Home Audio

Finally a theater that serves beer!

Everybody loves the experience of going to the movies. There's sure to be a genre of film that appeals to each and everyone, leaving few without the experience of going to see at least one movie in their lives. Because of the broad appeal of movies, almost every consumer electronics technology aimed at recreating the cinema experience at home has been a success.

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The first TVs were such a success that by the 1950s the fledgling film industry adopted new standards in film aspect ratio. The fear was that someday everyone would watch TV instead of going to the movies. From VHS to DVD and the uncertain, but hotly contested, future of high resolution video formats, it's clear that the Home Theater moniker covers a lot of area in consumer electronics.

These days you have only to walk into any of the big box consumer electronics stores and you'll see that the term "Home Theater" has some imprecise definitions, depending on who you talk to. Home Theater is foremost a surround sound component-based audio system designed for playing back DVDs. In fact, Home Theater has all but taken over the home audio market. People no longer look for two channel stereo receivers; there are inexpensive multi-channel Home Theater receivers that can sound as good without breaking a sweat.

The five, seven and even eight channel receivers have not forgotten that their purpose will often be to playback music. Most receivers can be set to a stereo mode so you can playback CDs with all the impact of your favorite two channel audio system. The die hard two-channel audio purists would take exception to a few extra processes being added to their signal path and the addition of a few extra amps.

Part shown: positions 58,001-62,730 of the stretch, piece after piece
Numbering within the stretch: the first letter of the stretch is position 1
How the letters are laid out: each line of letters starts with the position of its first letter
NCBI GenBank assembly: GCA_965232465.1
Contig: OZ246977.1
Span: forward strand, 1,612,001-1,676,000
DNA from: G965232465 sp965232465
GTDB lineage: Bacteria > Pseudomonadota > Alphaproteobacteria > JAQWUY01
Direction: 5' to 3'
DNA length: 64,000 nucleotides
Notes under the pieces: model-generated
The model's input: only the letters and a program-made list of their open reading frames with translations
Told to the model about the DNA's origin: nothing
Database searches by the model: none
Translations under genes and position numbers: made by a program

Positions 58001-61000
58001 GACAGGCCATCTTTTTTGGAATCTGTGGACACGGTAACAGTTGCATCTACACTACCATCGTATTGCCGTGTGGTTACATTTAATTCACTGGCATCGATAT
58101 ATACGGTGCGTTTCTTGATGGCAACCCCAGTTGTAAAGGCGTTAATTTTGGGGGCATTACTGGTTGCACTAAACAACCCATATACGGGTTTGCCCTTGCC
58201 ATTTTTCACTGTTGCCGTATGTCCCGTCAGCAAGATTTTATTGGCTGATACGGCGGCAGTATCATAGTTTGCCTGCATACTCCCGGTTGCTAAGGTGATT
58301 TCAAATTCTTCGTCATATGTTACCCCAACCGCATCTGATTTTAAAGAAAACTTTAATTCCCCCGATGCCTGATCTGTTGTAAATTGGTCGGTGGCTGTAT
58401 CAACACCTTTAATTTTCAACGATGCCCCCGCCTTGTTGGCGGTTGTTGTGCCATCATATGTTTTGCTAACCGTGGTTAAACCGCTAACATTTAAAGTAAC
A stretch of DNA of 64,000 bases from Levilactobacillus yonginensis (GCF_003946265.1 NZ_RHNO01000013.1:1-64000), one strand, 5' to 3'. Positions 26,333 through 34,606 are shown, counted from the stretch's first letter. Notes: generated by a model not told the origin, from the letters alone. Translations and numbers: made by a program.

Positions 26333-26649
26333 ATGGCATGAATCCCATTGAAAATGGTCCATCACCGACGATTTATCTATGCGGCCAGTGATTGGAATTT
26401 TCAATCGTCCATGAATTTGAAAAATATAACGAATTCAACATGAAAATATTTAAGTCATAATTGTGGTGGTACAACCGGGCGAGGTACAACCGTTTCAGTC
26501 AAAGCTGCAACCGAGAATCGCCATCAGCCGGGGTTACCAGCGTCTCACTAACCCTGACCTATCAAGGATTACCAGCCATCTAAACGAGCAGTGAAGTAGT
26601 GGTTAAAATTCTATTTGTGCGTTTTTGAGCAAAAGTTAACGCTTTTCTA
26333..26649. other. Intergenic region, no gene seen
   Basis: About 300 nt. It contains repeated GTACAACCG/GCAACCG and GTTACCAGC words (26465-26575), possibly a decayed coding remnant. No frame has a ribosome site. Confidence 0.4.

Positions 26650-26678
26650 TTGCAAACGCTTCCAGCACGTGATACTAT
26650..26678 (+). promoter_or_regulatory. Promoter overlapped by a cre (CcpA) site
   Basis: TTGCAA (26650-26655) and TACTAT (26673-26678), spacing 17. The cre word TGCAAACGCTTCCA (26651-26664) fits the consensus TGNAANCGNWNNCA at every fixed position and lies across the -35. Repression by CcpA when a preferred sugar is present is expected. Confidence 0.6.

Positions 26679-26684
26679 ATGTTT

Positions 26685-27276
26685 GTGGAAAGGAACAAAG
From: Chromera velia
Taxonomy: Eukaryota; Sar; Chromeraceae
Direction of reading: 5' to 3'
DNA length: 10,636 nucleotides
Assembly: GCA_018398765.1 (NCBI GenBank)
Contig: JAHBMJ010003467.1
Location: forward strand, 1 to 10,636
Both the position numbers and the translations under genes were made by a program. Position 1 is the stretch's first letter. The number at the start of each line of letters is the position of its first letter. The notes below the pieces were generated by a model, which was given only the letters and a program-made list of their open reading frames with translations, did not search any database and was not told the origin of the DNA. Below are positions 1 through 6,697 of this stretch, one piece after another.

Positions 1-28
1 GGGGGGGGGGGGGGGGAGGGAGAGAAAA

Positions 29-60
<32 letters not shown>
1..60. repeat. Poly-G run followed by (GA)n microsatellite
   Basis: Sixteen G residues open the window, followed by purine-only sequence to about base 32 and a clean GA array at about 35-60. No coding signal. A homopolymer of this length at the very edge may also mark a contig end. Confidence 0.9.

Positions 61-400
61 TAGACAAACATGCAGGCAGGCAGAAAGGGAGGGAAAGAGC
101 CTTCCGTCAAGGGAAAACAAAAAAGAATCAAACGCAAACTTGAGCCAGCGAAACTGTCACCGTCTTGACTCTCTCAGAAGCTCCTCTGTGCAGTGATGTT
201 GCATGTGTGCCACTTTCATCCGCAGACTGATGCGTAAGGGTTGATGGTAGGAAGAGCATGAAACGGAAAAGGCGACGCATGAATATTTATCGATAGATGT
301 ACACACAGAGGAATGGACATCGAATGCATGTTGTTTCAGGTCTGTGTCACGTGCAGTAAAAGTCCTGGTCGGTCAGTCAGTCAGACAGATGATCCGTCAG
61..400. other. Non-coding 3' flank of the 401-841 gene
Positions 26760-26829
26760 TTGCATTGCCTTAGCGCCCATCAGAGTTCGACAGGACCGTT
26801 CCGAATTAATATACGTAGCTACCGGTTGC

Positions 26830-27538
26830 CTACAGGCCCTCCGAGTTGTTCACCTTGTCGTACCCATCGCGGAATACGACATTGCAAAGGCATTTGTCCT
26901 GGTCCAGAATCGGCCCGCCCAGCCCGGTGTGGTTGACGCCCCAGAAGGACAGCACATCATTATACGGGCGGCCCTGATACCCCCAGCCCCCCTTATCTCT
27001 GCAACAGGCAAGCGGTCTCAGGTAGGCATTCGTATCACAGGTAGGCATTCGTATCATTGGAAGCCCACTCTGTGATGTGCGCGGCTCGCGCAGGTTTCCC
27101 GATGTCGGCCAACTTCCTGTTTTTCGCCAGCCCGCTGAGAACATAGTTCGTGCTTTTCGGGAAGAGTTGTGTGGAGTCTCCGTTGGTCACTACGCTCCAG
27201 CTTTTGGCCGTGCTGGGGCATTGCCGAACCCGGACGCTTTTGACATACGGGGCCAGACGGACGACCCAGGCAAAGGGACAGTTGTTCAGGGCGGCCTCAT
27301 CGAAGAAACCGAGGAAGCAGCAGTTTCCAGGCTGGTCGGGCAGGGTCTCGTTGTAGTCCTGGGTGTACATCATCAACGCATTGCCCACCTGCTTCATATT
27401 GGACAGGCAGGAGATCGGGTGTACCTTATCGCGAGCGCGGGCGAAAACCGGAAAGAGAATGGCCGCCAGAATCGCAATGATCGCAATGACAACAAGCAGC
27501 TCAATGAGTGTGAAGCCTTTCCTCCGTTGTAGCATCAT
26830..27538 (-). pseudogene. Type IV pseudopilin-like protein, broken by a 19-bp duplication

What is Home Theater?

Video displays with a widescreen aspect ratio and high definition are a secondary, but important consideration for a true Home Theater system. The display device is an obvious way to add visual dimension to your Home Theater, but without a decent surround system immersing your audience in the movie, you're still only watching TV.

A surround sound audio system's ability to envelope the listener should run the gamut of acoustic effects from subtle to corpulent. Subtlety is creating acoustical reflections around the audience like echoing voices in a chamber or delicate gusts of wind rustling leaves all around you. The subtle effects require perfect separation between left/right and front/rear speakers, speaker volume, timing and timbre of the speaker system.

Conversely the more in-your-face side of the home theater experience is the one that seems to get the most attention in system demonstrations. The strong rumble of bass and the blast of some full spectrum front speakers are perfect for grabbing attention from across the store. You want powerful bass from a subwoofer and the speakers should project loudly. The speaker's ability to really ring out when the soundtrack gets heavy is reliant upon the amplifiers being used in your receiver. Amps in the receiver are what provide the speaker with the power to make noise. All of these conditions together make Home Theater.